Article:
The National Trust’s List of Classified Places does not have a statutory role; its purpose is educational in that it supports our advocacy activities, the establishment of Heritage Appeals (tax deductible accounts for conservation works) as well as being an important record of Western Australia’s heritage.
The National Trust has been assessing and Classifying places since the late 1960s and the List includes buildings, precincts, cemeteries, natural landscapes, geological monuments, historic sites, railway vehicles and other items for their heritage significance. There are currently over 1700 Classified items on the list and it is continually growing.
The National Trust’s ‘Classification Standing Committee’ (the CSC) works to identify and assess places and objects of cultural heritage significance. Members of the public may nominate places for assessment by the CSC. Places are considered Classified when approved by the Council of the National Trust on recommendation by the CSC, and entered onto our List of Classified Places.
The National Trust’s List of Classified Places provides a record of places with heritage value in WA. Classification has no legal status and does not impinge on rights of ownership in any way nor does it imply a right of access by the public.
As a community based heritage organisation the National Trust is unable to contribute funds to the conservation of Classified places. However funds may be available from other bodies, such as Lotterywest. If your property is also recognized by the Local Government Authority or the Heritage Council’s State Register of Heritage Places, other financial and/or non-financial incentives may be available. Contact the Trust or your Local Government for further information.
To find out whether your property is included on the National Trust’s List of Classified Places, please contact our Heritage Services Department on (08) 9321 6088 or firstname.lastname@example.org.
Heritage Council of Western Australia
The Heritage Council of Western Australia provides legal protection to places that have been assessed as being important to the State of Western Australia. The Heritage Council which is supported by the Department of Planning, Lands and Heritage does this by maintaining the State Register of Heritage Places established under the Heritage of Western Australia Act 1990. The register includes buildings, structures, gardens, cemeteries, landscapes, archaeological sites and more. If a place is included in the State Register of Heritage Places, any changes or works that may affect the significance of that place are required to be referred to the Heritage Council for advice.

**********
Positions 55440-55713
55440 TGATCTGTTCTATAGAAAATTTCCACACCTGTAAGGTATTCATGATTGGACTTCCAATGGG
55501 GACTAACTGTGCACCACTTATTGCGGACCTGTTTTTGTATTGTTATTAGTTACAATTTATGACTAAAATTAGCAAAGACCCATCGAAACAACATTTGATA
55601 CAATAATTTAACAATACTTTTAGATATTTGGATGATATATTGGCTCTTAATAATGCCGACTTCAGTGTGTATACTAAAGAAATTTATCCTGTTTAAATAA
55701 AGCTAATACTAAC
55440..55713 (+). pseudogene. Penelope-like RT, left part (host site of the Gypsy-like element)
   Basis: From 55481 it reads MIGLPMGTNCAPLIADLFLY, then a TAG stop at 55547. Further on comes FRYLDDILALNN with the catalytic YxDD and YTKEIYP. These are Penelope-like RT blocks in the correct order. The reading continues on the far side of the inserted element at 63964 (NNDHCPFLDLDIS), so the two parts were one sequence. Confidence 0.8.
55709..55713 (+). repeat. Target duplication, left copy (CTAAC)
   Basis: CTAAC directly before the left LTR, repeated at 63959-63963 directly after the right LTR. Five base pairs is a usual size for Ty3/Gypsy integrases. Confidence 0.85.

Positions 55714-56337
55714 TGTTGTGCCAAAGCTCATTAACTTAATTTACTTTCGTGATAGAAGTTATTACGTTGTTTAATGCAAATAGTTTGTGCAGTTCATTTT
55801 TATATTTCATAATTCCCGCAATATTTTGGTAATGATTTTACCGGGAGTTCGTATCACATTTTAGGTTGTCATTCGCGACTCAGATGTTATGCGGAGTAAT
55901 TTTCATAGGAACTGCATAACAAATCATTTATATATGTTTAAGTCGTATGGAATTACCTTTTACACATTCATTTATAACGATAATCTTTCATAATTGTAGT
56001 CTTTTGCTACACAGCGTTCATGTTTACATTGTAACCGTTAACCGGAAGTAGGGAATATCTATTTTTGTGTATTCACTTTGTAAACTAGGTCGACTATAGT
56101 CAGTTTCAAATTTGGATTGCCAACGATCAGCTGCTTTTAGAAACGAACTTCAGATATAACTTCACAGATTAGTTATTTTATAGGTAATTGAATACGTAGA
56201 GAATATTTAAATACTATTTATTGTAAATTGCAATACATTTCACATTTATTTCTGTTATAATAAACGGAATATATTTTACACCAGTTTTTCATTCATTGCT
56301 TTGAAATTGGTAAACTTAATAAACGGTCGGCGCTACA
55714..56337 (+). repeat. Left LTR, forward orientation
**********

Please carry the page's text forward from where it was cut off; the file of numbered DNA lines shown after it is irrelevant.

Department of Planning, Lands and Heritage
The Department of Planning, Lands and Heritage supports the Heritage Council including administrating Inherit, an online database of places which have been identified at local and state level for their heritage significance. Other information including whether a place has been Classified by the National Trust is also available.
DPLH is also responsible for administering the Aboriginal Heritage Act 1972. This Act automatically applies to places and objects which are important to Aboriginal culture in Western Australia. The department also maintains the Register of Aboriginal Sites. The Act makes it an offence to damage an Aboriginal place or object without approval whether it is on the register or not.
Department of Biodiversity, Conservation and Attractions
The Department, ‘has a strong emphasis on improving Western Australia’s natural attractions as key tourism assets, and creating opportunities for private sector investment and partnerships while conserving environmental values. It consolidates conservation science to build and share knowledge of the State’s biodiversity.’
The Department was formed in July 2017 and brings together the functions and staff of the Botanic Gardens and Parks Authority, Rottnest Island Authority, Zoological Parks Authority and the former Department of Parks and Wildlife.
Local Government Authorities
Local governments are required to maintain a Local Heritage List (also known as Municipal Heritage Inventory). This identifies places of heritage significance within their local government boundary. Places added to the Local Heritage List are normally assigned a level or category of significance with those places at a higher level being subject to planning controls. For further information regarding local heritage listings and development controls; please contact your local government authority directly.